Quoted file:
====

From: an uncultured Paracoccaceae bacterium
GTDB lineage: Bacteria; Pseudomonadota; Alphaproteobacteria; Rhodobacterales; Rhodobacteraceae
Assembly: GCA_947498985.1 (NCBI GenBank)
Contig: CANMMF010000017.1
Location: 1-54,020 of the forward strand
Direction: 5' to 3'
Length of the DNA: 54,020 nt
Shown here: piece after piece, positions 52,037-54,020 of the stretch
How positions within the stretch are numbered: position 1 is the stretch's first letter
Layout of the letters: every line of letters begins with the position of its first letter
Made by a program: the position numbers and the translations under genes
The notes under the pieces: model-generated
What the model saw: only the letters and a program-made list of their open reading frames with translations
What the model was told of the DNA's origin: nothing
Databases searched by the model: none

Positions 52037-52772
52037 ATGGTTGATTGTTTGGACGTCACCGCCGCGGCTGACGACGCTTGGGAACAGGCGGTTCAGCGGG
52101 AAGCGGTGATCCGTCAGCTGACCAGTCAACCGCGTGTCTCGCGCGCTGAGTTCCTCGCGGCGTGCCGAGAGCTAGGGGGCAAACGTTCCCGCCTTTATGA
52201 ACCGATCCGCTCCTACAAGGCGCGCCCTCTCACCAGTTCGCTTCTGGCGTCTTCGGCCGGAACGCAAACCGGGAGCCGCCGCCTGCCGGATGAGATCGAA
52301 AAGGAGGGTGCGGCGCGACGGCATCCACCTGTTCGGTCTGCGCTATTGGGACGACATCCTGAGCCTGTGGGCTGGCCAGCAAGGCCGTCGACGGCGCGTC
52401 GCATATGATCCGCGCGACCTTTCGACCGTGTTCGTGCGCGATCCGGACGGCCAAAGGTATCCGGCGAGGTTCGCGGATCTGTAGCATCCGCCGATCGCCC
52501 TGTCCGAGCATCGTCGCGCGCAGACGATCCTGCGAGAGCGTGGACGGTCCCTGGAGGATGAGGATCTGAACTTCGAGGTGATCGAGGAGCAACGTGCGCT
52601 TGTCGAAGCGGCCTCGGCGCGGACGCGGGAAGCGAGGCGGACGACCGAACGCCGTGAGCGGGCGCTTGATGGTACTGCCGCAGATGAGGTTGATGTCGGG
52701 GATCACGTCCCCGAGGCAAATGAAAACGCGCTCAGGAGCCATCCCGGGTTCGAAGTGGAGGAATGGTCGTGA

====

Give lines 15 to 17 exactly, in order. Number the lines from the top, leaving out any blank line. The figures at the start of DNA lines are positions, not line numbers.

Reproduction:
Databases searched by the model: none

Positions 52037-52772
52037 ATGGTTGATTGTTTGGACGTCACCGCCGCGGCTGACGACGCTTGGGAACAGGCGGTTCAGCGGG